The Power of Music

Written by Marni Levitt

I can’t underline the importance of music enough.  In education, in wellness, in life!  In my 10 years experience teaching within the school board (and the past 5 years of private work), I have found over and over again that when I use rhythms, a musical way of talking, call and response dialogue etc., then kids listen! They literally TUNE IN when they hear the phrases I am chanting or singing.  Sometimes they tune in EVEN MORE when I add some simple body movements.  Adults are more reserved at first, but the effect is still the same.  They love music, and want MORE of it.  Yesterday I shared some of my newest original songs for kids at a special summer camp – they loved them!

Listening and tuning in can be a particular challenge for some, (and for many kids and adults alike these days, we are so distracted with  technology!!!!).  When the kids knew I wrote the songs, and they felt the melody, rhythms and even the meaning of the words (words designed to instill positive self-image, relaxation and stress-reduction) – the calm and joy in the room was palpable.

That being said, you DON’T have to be a musician, a songwriter or a dancer to share music with kids.  Any teacher, education professional, social worker, yoga teacher or parent can learn some simple fun rhythmic phrases to engage young people.  I have seen it work over and over again – I would even say that children these days are CRAVING more music.  Humans need music, like we need water and food.  Our bodies are made up mostly of water, and water responds to sound vibrations, by vibrating in response.

Want more information? check out this article on the scientific benefits of music!

Like what you read? I would be happy to speak with you about professional development opportunities for teachers or anyone who works with children.

May the music find you!

Marni


1-416-910-3114

@Move_N_Music
Marni Levitt B.A.(Hons.), B.Ed. OCT, RYT
Founder Move-N-Music
Wellness Educator, Animator, Speaker
Ignite the potential for your body and mind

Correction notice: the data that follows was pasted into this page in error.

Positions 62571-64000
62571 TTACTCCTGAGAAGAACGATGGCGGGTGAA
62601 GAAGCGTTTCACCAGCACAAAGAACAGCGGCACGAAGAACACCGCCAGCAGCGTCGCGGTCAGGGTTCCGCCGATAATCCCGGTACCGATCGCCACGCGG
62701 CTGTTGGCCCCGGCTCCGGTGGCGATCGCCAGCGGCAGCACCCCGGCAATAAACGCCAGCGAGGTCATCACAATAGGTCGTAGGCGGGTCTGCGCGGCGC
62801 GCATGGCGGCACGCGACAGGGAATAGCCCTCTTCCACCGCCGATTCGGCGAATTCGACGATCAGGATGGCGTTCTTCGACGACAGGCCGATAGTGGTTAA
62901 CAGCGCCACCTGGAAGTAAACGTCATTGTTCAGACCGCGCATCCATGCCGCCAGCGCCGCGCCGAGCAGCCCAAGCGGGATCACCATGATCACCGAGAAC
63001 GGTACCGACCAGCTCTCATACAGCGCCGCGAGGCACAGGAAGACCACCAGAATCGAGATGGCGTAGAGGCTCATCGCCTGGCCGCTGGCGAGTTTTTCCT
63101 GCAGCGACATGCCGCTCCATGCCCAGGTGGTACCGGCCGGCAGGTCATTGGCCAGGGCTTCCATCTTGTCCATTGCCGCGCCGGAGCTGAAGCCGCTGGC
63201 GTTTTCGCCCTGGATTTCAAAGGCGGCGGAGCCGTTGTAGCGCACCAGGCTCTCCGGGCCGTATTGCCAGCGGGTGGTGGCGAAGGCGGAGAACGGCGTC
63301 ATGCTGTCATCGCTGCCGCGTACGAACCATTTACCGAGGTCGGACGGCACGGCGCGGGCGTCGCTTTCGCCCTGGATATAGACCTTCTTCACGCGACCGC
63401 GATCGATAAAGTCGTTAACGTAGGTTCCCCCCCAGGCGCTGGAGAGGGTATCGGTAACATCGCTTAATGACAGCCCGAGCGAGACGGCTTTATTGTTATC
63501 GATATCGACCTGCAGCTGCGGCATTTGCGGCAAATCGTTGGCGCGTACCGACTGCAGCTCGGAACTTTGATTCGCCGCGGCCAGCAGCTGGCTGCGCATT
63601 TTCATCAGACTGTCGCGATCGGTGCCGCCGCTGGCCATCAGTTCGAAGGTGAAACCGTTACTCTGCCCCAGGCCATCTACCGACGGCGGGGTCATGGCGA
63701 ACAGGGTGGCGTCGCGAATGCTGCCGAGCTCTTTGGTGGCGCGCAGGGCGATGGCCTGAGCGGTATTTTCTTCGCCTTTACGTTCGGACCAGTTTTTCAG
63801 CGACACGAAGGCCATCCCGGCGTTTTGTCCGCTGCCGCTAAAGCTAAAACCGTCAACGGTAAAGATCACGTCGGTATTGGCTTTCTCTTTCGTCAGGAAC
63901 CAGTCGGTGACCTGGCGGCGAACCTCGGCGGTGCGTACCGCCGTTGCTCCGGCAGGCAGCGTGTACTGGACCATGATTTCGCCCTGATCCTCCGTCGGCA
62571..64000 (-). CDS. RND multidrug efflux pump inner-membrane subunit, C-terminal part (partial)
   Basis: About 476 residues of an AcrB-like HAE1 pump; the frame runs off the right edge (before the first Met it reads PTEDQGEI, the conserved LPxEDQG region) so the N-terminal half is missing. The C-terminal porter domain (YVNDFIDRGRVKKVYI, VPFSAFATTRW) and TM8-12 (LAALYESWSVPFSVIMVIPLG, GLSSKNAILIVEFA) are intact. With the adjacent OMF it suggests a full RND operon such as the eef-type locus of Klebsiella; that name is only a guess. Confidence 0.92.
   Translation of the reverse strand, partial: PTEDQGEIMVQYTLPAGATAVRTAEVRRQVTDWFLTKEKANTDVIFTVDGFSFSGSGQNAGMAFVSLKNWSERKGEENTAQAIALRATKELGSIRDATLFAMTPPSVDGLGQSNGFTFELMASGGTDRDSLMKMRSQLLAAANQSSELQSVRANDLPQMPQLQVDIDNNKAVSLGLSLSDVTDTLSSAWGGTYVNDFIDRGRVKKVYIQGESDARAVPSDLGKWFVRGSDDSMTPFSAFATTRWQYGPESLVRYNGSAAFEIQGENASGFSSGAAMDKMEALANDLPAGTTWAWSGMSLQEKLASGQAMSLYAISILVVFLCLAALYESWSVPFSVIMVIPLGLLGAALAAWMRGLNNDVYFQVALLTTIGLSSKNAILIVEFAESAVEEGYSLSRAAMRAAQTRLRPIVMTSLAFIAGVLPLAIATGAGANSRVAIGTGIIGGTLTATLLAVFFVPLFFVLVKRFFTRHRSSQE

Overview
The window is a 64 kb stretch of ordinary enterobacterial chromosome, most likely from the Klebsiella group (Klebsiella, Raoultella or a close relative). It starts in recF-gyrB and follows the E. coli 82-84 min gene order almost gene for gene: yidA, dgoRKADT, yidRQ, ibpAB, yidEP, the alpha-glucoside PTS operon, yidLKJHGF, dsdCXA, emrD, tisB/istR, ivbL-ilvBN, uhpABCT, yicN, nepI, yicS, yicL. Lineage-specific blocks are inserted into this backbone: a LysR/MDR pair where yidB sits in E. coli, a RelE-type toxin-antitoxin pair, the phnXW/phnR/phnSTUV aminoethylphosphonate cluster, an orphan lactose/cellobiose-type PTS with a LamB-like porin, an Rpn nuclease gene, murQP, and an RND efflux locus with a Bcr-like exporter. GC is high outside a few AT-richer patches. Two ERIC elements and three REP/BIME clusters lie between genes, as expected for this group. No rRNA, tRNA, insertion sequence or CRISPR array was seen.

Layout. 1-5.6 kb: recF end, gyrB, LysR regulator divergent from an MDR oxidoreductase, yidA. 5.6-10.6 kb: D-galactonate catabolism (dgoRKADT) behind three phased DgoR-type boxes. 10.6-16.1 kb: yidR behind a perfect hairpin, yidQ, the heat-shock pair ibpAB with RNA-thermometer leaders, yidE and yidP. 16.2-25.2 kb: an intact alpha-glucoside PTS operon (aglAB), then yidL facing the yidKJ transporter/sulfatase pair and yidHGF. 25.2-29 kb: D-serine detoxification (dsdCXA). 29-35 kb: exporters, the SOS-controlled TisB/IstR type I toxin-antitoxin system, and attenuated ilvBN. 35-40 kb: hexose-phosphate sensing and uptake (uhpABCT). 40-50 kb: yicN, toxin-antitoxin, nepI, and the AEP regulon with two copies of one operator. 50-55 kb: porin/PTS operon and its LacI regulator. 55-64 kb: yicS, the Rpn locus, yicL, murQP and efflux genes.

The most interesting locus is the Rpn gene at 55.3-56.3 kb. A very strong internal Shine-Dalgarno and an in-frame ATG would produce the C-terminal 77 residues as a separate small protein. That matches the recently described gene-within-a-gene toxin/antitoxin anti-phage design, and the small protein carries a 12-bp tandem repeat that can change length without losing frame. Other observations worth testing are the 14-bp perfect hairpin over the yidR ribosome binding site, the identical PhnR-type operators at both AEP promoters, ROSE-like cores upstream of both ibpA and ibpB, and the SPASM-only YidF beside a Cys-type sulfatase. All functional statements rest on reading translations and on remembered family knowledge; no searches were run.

Tuning Into The Rhythm of Life

By Craig Hanauer E-RYT 500 RCYT

Isn’t it remarkable that a healthy vestibular system can process lower frequency rhythmic sound vibrations and translate them into corresponding bodily movements? Alfred Tomatis the creator of the Tomatis Listening Method observed that both rhythm and sound are processed through different parts of the human ear. He described the vestibular apparatus as the ear of the body, the part involved in the feeling and production of movement and rhythm, and the cochlea or hearing apparatus deals with the perception of sounds and pitch. Music helps to join brain and body in their response to the resonance of sound so that the body itself becomes an instrument of expression.

It is no coincidence that many disciplines designed to address vestibular dysfunction have a rhythmic component to them. Take for example traditional Sensory Integration Therapy’s focus on rhythmic movements to stimulate the vestibular system in different ways; Harald Blomberg’s Rhythmic Movement Therapy designed to address nonintegrated primitive reflexes through rhythmic movements; and although not aimed specifically at vestibular dysfunction, the therapeutic branch of Eurythmy (a practice common to Rudolph Steiner’s Waldorf Schools around the world) aims to restore an individual towards balance and equilibrium.

Clearly rhythmic movements are comforting and organizing for many children, and that is why rocking a baby tends to be soothing and swinging forward and back upon a swing is a popular activity for many kids. But what about the child who avoids the swing or is upset by even a gentle rocking motion? What does this say about her vestibular system, and how can she gradually become acclimatized to such movements so that she begins to enjoy them and to develop a corresponding internal rhythm and order?

It is through being bounced, rocked, and spun that babies develop a healthy vestibular system, so children who are hypersensitive to vestibular input should not be allowed to avoid it completely, but rather should be exposed to it with consideration to time and intensity. Much like the child who has difficulty waiting; if always called upon immediately s/he will have no opportunity to increase her capacity to wait, however kept waiting too long will send her into unproductive distress.

So what does all of this have to do with Children’s Yoga? I wasn’t aware of the many ways I was already incorporating rhythmic movements into my children’s yoga classes until I attended training on Blomberg Rhythmic Movement Therapy. All of that rocking, rolling and moving to music has a rhythmic component to it, and engaging my students through rhythm makes the class run so much more smoothly; it’s is akin to moving with the river rather than against it. In addition, I have become aware of so many new ways of incorporating rhythmic movements into my classes, now that I see how these movements benefit my students, and myself in terms of the energy I expend in leading a class. We often hear the expression “being in the rhythm of life” and this is something that can begin like so many other things on the yoga mat!


 

You can read more about Craig and his programs by visiting his websites and Facebook page.